Michael Leonard, Broadway Composer, Dead at 84

News   Michael Leonard, Broadway Composer, Dead at 84
Michael Leonard, who composed the music for a number of short-lived Broadway musicals, died Oct. 31 at his home in Manhattan. He was 84.

Mr. Leonard, who was born Aug. 16, 1931, in Rockville Centre, Long Island, was a piano prodigy and when he grew up his musical interested ranged widely. He did musical arrangements for jazz pianist Bill Evans, and wrote music for television shows such as "Happy Days."

He did some musical arrangements for the 1959 Pearl S. Buck play A Desert Island, which ran just a week. In 1965, he returned to Broadway as the composer of The Yearling, a musical based on the novel by Marjorie Kinnan Rawlings. The lyrics were by Herbert Martin, and the book was by Martin and Lore Noto. Lloyd Richards directed. It ran just a weekend, but the show’s profile was raised considerably when Barbra Streisand later recorded four of the score’s songs.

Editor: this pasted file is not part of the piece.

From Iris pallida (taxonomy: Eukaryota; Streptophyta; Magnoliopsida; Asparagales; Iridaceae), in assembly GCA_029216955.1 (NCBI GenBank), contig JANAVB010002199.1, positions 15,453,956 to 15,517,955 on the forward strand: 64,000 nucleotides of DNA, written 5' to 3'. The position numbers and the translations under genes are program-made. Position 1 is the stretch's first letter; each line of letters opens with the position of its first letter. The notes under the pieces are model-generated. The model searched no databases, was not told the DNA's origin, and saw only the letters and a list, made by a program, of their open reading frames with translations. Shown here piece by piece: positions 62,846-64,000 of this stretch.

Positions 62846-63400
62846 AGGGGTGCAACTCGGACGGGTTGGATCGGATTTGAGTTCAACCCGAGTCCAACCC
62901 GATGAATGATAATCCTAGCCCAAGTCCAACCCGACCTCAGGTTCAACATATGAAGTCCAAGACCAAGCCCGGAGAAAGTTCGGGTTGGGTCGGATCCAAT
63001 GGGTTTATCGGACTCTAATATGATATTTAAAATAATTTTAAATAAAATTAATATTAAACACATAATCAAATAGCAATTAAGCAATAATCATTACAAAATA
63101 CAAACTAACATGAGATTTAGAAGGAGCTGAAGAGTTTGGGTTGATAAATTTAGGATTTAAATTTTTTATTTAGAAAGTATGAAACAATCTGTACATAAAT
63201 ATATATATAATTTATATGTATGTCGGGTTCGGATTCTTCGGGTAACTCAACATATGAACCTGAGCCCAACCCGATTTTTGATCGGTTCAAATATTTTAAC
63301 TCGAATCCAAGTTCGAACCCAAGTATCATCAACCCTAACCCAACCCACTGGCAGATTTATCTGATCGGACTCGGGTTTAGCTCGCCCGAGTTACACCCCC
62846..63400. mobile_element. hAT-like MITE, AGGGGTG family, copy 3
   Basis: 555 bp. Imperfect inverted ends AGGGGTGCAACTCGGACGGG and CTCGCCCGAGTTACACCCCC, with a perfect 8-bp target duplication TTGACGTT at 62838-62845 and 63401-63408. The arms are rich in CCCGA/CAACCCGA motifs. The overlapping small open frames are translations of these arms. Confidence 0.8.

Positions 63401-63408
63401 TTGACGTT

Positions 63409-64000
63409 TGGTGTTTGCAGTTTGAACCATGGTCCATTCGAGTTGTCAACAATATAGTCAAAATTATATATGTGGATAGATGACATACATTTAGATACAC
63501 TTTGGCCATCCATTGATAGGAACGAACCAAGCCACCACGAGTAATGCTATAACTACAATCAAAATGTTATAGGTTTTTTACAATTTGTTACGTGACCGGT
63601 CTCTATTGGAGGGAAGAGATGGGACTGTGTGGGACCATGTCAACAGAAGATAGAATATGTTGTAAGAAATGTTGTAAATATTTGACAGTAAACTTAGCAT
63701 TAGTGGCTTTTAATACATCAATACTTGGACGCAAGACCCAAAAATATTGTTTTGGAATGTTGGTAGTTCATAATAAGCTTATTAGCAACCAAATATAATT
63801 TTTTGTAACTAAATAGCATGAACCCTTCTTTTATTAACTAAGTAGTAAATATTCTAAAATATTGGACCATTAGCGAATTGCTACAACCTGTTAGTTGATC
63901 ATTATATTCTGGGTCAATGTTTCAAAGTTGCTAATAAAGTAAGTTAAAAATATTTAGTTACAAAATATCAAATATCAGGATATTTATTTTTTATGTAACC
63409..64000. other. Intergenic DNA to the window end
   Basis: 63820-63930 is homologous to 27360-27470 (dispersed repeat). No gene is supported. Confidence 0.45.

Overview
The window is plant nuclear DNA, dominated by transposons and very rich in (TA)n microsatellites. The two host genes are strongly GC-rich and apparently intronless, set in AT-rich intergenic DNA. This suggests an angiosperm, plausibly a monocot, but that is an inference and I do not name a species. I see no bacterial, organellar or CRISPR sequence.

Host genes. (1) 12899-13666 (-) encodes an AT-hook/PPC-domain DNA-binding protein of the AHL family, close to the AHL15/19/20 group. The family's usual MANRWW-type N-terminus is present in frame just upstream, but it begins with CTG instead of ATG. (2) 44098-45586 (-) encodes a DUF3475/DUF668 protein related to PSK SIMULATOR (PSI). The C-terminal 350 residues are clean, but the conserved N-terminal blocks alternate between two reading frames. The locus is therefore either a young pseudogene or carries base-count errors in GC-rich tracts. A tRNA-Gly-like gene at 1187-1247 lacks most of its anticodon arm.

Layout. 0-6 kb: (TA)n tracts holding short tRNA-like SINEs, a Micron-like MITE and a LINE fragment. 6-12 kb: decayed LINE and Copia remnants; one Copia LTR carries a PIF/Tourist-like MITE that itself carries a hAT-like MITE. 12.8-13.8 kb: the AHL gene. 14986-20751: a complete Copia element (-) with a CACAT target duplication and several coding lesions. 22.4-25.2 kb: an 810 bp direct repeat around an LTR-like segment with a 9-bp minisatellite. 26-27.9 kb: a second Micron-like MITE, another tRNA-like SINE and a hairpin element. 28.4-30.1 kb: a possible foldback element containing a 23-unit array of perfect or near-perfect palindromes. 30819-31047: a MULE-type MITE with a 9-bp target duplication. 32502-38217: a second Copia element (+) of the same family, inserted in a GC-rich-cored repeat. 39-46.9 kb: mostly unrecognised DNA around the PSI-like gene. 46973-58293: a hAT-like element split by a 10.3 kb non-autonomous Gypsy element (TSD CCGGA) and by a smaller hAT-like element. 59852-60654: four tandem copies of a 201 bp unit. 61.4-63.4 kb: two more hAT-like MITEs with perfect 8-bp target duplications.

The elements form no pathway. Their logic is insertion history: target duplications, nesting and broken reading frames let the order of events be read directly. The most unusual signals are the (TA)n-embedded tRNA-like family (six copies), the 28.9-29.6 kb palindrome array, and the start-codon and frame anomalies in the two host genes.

How to Be a Jewish Mother, a 1967 play with music (again written with Martin), starring Molly Picon, didn’t do much better. But Mr. Leonard scored a big success with Grease, in which he orchestrated the music of Jim Jacobs and Warren Casey. The show ran for eight years and became a cultural phenomenon.

Mr. Leonard’s songs were recorded by a wide variety of singers, including Marvin Gaye, Johnny Mathis and Julie Wilson. Bill Evans recorded two Yearling songs on his album "From Left to Right." Later, Mr. Leonard referred to his collaboration with Evans as "the highlight of my life."

In her 1987 solo Broadway show, Barbara Cook sang his Yearling song "Why Did I Choose You?." A revue of his music, Words Fail Me, was staged by the Penguin Rep in Stony Point, NY, in 1990.

Michael Leonard studied classical music at Juilliard and the Handel Conservatory in Munich. In 1960, Mr. Leonard conducted for the singer Dick Haymes. Later, he served as musical director for Tommy Sands.

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